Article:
Check out this MedTechInsider blog from sister publication European Medical Device Technology
When thinking of Switzerland, what first comes to your mind: the Alps? Cheese? Watches? Or is it the irresistibly delicious Swiss chocolate? When reading through Norbert Sparrow’s blog “Switzerland Deploys Nano Patrol” on medtechinsider last week, I was immediately reminded of my recent trip to Switzerland. Working on an article called “Precision, Made in Switzerland,” which will be published on emdt.co.uk later this month, I traveled across the charming country to report on companies that supply products and services to the medical device industry.
And yes, I got to taste some of that delicious chocolate and drove past the headquarters of Rolex and Swatch, but I didn’t get to see the Alps. Instead, my eyes feasted on the Jura mountain range, where the country’s watchmaking industry—and the legendary Swiss dedication to detail—have their roots.
If Switzerland had a motto, it might be something like “precision is our tradition.” Take their watchmaking industry, for example. A luxury watch represents more than 300 precision parts and many hours of meticulous craftsmanship. The expertise required to manufacture minute parts to precise tolerances transfers remarkably well to the manufacture of medical devices. That fact alone makes Switzerland, especially the area bordering the Jura mountain range, a manufacturing Mecca for global medical device OEMs sourcing suppliers.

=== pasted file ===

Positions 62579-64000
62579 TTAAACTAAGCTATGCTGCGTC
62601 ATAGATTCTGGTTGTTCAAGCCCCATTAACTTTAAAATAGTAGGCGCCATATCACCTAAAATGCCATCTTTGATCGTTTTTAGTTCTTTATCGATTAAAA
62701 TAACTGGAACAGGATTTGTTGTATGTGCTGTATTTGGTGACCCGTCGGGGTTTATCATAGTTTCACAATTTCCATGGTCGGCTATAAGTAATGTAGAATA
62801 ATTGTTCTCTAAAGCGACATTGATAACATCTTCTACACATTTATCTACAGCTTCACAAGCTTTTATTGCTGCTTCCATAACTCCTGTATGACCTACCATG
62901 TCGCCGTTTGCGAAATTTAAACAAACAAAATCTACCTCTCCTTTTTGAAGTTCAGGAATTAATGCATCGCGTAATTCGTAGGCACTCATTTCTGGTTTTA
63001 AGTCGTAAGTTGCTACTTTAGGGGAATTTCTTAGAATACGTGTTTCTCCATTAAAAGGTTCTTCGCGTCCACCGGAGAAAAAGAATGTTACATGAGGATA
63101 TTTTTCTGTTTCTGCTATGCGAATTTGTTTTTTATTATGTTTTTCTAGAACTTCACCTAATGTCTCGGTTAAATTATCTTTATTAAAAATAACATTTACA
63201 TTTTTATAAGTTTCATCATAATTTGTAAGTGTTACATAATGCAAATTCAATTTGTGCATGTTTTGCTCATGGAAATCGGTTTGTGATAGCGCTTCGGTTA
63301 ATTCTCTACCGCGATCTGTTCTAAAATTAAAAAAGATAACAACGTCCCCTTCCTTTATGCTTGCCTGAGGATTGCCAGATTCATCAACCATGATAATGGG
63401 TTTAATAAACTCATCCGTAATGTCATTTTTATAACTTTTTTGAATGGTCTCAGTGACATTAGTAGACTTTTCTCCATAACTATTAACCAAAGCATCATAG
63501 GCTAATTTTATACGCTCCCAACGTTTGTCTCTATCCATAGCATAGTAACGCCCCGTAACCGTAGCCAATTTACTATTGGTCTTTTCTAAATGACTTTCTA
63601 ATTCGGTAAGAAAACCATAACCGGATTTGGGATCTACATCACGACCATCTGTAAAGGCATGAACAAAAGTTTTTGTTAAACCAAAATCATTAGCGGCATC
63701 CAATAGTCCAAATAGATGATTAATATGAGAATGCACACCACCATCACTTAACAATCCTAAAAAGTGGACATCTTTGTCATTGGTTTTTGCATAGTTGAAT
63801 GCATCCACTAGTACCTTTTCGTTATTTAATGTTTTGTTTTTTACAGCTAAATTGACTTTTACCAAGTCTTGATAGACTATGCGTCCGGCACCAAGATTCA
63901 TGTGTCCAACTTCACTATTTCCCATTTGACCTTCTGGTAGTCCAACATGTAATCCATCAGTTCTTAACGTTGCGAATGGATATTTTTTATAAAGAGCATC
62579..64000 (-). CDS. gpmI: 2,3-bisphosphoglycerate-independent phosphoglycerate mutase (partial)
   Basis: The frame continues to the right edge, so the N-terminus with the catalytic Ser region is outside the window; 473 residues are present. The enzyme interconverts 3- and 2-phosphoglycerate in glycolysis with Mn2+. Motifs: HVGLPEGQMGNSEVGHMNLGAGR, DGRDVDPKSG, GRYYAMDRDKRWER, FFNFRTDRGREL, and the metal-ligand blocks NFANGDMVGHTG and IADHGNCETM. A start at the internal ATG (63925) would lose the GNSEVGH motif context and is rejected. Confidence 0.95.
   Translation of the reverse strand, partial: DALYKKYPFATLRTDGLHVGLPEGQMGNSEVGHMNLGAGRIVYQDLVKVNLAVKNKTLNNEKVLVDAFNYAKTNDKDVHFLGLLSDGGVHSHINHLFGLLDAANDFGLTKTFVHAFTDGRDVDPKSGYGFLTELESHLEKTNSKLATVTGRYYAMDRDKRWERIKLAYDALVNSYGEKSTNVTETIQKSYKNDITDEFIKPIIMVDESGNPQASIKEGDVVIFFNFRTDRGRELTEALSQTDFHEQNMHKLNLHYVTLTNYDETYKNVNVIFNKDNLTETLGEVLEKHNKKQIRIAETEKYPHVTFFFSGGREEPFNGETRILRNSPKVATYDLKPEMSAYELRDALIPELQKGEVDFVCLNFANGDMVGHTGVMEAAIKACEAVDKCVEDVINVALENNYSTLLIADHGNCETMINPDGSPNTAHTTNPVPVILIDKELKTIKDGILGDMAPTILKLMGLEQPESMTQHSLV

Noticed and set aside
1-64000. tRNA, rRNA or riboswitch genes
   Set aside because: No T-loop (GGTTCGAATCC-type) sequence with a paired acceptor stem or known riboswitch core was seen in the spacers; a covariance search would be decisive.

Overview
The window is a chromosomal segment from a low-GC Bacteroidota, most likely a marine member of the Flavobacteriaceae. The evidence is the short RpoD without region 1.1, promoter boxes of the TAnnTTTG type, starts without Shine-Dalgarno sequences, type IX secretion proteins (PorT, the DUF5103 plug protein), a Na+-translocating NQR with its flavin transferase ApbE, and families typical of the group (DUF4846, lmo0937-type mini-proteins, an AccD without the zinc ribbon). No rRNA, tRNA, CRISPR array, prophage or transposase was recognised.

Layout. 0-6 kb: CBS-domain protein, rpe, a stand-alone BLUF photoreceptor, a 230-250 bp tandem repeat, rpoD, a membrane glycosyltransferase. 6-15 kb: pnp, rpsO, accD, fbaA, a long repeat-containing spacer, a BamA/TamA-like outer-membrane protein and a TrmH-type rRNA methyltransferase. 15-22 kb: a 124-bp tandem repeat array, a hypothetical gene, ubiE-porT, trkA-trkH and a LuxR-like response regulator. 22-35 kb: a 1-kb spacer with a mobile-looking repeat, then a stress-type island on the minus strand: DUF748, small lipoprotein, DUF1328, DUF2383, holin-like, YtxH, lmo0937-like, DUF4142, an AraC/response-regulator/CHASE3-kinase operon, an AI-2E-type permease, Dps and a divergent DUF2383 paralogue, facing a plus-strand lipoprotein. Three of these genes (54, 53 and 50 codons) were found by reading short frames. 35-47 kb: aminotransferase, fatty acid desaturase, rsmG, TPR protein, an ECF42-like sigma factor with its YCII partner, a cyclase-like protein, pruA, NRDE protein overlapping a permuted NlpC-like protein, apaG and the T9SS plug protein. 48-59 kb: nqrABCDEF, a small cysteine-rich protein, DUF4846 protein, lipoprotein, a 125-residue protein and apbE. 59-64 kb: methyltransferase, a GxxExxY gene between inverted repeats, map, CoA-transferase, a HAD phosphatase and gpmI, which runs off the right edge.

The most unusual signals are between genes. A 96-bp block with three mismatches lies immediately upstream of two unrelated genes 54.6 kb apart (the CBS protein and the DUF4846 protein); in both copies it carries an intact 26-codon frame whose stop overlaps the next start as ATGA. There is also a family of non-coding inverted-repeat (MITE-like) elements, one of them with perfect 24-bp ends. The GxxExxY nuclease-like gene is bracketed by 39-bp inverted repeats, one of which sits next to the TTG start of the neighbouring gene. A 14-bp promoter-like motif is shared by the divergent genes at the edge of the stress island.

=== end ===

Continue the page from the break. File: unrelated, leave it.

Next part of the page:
Switzerland has a lot to offer, and not just when it comes to quality of life. In 2010, the World Economic Forum (Davos) ranked Switzerland as the most competitive country in the world and the European Union named it as the most innovative country in Europe (even though Switzerland is not part of the European Union).
It is also the richest country in the world, by the way. Switzerland is one of the world’s most stable economies that is based on a highly qualified labour force performing highly skilled work. The main areas include microtechnology, biotechnology and pharmaceuticals, all of which are sectors of interest to medtech manufacturers.
Clearly, the Swiss health industry plays an important role in the country’s economic success. And now, as Norbert writes in his blog, Switzerland’s National Research Programme “Opportunities and risks of nanomaterials” (NRP 64) wants to explore the potential downsides of nanotechnology. And while the huge potential of nanotechnology in medical and countless other applications is well documented, its potential dangers are not––yet. But I’m confident that with the renowned Swiss dedication to detail and precision, NRP 64 will uncover all the risks that need to be considered when using nanotechnology, including—maybe especially—when it comes to medical devices.
So, the next time you’re visiting the land of the Alps and watchmaking or are driving through it to get to France or Italy, take some time to look around. You’ll notice the Swiss tendency toward detail and perfection, no doubt. It’s everywhere––from chocolate to pinions. ♦